King v. King

Annotate this Case

246 Miss. 798 (1963)

152 So. 2d 889

KING v. KING

No. 42618.

Supreme Court of Mississippi.

May 6, 1963.

W.W. Brown, Calhoun City, for appellant.

Paul M. Moore, Calhoun City, for appellee.

*800 ETHRIDGE, J.

This suit for separate maintenance and support was brought by Mrs. Lida King, in the Chancery Court of Calhoun County, against her husband, Robert King, the appellant. Only separate maintenance was sought. The husband filed no cross-bill, but denied allegations of the bill of complaint charging him with adultery, desertion, and habitual cruel and inhuman treatment. After a lengthy hearing, the trial court awarded the wife separate maintenance of $80 per month, and her attorney's fees. This appeal from that decree is without supersedeas.

Mrs. King was fifty-three and her husband fifty-seven years of age. They were married in 1924, and their children are grown and married. She left King on October 10, 1961. The immediate cause of the separation was a "fight" which took place that morning before King left for his job with a lumber company, where he had been employed for twenty-four years. Mrs. King said that, while she was cooking breakfast, she heard her husband and his mother talking, and asked what they were talking about. She contended they were discussing her coming in late the preceding evening. Robert called her a liar, cursed, and "he hit me and knocked me back in the kitchen, and when he did that, I picked up a meat fork and started back in there, and he hit me and knocked me back again." She said these two licks left bruises on the left side of her face. She immediately left and went to her son's home, and did not return. King asserted that his wife cursed and hit *801 him on the head with a newspaper, that he then slapped her, she grabbed a meat fork and "made a pass at me with it;" that she hit him first, and he slapped her lightly.

For a number of years Mrs. King accused her husband of infidelities, particularly with an unmarried woman who lived across the street. She virtually admits this. The evidence fails to show that appellant was guilty of an adulterous relationship with anyone. See Hulett v. Hulett, 152 Miss. 476, 119 So. 581 (1928). The record reflects incompatibility and mutual faults, but no grounds for separate maintenance.

The chancellor's decree stated generally that complainant had "sustained the allegations of her original bill." However, this general adjudication must be considered in the light of the testimony, and the chancellor's detailed comments on it. He observed that Mrs. King had not been in good health for sometime, apparently because of the effects of the menopause. He made no finding that defendant had been guilty of such habitual cruel and inhuman treatment of his wife as to require her to leave their domicile, or that he had deserted her. It is undisputed that up to the time she left their home in October 1961, defendant was supporting her, although she was not satisfied with the amount of money she received. The chancellor apparently thought both parties were at fault.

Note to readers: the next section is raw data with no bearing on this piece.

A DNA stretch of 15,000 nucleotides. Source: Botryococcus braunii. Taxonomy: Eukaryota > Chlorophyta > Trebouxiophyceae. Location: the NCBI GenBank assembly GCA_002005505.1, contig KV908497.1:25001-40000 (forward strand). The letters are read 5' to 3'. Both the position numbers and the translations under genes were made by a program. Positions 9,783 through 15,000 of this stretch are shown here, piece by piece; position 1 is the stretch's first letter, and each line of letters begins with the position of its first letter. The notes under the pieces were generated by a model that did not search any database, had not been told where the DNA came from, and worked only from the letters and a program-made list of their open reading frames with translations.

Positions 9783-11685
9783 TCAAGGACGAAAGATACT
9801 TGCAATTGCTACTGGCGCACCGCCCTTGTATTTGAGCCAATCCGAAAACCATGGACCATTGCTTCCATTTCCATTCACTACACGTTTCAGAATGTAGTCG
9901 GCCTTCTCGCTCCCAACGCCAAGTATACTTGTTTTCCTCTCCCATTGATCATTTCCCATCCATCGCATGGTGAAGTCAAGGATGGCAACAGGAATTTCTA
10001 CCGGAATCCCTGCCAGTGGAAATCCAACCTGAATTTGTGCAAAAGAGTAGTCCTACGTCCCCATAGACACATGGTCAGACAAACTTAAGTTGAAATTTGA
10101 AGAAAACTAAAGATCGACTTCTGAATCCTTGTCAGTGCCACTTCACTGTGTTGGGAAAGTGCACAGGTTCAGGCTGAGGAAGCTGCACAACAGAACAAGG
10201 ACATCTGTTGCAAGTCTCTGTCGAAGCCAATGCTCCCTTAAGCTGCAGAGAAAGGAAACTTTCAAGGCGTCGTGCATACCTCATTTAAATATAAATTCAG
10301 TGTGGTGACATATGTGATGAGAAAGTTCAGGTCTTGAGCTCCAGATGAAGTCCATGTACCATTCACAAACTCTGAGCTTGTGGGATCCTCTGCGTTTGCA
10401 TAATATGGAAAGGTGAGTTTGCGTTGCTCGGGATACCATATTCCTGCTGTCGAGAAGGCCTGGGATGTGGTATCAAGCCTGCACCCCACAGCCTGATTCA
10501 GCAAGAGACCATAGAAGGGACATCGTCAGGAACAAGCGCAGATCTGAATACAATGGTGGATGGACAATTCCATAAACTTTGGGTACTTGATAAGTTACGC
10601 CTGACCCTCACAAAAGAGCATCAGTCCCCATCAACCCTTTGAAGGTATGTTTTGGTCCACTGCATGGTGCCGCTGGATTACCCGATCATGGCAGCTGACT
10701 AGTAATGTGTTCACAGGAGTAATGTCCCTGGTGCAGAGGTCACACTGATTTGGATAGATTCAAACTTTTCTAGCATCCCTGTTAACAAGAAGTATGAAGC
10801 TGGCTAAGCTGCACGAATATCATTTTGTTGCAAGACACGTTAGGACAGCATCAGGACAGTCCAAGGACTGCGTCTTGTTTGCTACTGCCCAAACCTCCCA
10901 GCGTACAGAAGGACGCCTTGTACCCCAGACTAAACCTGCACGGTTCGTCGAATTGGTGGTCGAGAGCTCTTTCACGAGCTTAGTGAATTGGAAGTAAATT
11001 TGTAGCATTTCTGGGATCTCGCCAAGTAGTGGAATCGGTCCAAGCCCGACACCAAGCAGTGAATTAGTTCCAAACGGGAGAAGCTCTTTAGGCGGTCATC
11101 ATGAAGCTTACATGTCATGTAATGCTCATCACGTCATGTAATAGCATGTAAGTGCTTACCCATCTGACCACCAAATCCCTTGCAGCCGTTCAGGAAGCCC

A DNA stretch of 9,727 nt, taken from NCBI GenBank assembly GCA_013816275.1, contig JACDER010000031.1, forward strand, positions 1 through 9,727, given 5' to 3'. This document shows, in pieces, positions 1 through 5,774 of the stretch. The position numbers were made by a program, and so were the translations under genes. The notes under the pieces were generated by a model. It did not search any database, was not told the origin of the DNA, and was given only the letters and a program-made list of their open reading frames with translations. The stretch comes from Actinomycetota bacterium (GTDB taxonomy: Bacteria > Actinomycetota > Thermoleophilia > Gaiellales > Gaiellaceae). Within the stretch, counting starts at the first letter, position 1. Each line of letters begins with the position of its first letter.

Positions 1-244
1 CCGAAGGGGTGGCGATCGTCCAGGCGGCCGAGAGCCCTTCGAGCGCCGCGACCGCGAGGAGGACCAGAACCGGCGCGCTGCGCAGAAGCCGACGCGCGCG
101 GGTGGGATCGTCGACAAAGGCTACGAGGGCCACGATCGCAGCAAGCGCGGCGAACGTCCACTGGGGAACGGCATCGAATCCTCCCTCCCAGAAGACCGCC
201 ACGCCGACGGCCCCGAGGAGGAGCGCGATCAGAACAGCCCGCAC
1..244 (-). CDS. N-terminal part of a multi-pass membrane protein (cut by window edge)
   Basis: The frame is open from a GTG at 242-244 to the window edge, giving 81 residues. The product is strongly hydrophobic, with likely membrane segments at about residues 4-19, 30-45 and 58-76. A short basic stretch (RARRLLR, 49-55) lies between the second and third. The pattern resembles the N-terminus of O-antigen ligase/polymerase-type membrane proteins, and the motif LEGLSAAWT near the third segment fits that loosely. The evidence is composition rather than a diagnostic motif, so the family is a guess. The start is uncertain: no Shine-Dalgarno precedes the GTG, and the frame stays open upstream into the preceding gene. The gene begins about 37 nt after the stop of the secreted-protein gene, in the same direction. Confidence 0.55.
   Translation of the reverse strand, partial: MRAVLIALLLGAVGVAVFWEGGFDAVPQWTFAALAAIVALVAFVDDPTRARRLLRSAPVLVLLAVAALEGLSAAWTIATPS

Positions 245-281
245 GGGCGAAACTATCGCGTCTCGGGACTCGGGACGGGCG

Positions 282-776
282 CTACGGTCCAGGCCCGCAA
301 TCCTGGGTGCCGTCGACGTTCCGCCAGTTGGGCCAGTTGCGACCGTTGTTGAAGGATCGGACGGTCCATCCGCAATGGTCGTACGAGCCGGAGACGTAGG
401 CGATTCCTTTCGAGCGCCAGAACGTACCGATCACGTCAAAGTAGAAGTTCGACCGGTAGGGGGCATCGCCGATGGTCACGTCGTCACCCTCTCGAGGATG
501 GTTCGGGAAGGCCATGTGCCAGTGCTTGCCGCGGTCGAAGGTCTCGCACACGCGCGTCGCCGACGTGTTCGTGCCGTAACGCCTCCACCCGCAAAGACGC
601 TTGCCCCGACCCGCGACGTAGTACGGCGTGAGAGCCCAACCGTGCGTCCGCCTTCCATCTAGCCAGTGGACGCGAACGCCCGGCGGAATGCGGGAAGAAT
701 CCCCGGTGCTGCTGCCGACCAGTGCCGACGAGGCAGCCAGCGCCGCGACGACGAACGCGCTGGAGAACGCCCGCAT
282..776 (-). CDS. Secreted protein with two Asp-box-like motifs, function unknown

(Hn 1) The chancery court based its award of separate maintenance and support to the wife on the rule of the Winkler case, most recently applied in Shows v. Shows, 241 Miss. 716, 133 So. 2d 294 (1961). Winkler v. Winkler, 104 Miss. 1, 61 So. 1 (1913); Hibner v. Hibner, 217 Miss. 611, 64 So. 2d 756 (1953); Carraway v. Carraway, 212 Miss. 857, 56 So. 2d 41 (1952); Yelverton v. Yelverton, 200 Miss. 569, 28 So. 2d 176 (1946); Bunkley and Morse's Amis, Divorce and Separation in Mississippi (1957), Sec. 6.04. Under that rule, a chancery court *802 may in proper circumstances decree alimony to a wife, although the husband is granted a divorce. Whether she was the guilty party is an element in determining whether she should be awarded alimony, but it is not conclusive. If she was at fault, still the marriage is terminated by divorce, and it may be just, where her husband is able, and she is poor or weak, that she should be awarded alimony, and not be turned out on the world without any means of livelihood.

We do not think the Winkler rule is applicable to a suit for separate maintenance. A decree for separate maintenance does not end the marriage. It in effect commands the husband to resume cohabitation with his wife, or in default thereof, to provide for her suitable maintenance until there may be a reconciliation. The husband is entitled to have his wife receive her support in his home, while she is discharging the duties and obligations imposed upon her by the marriage contract. Boyett v. Boyett, 152 Miss. 201, 119 So. 299 (1928); Bunkley and Morse, Sec. 7.01; see Coffee v. Coffee, 145 Miss. 872, 111 So. 377 (1927).

Under Winkler, allowing in some cases alimony to the wife, even though the husband obtained the divorce, the marriage contract is dissolved. The right to alimony is controlled generally by statute. Miss. Code 1942, Rec., Sec. 2743. The parties cannot again live together, since their marriage is ended. Winkler presupposes dissolution of the marriage.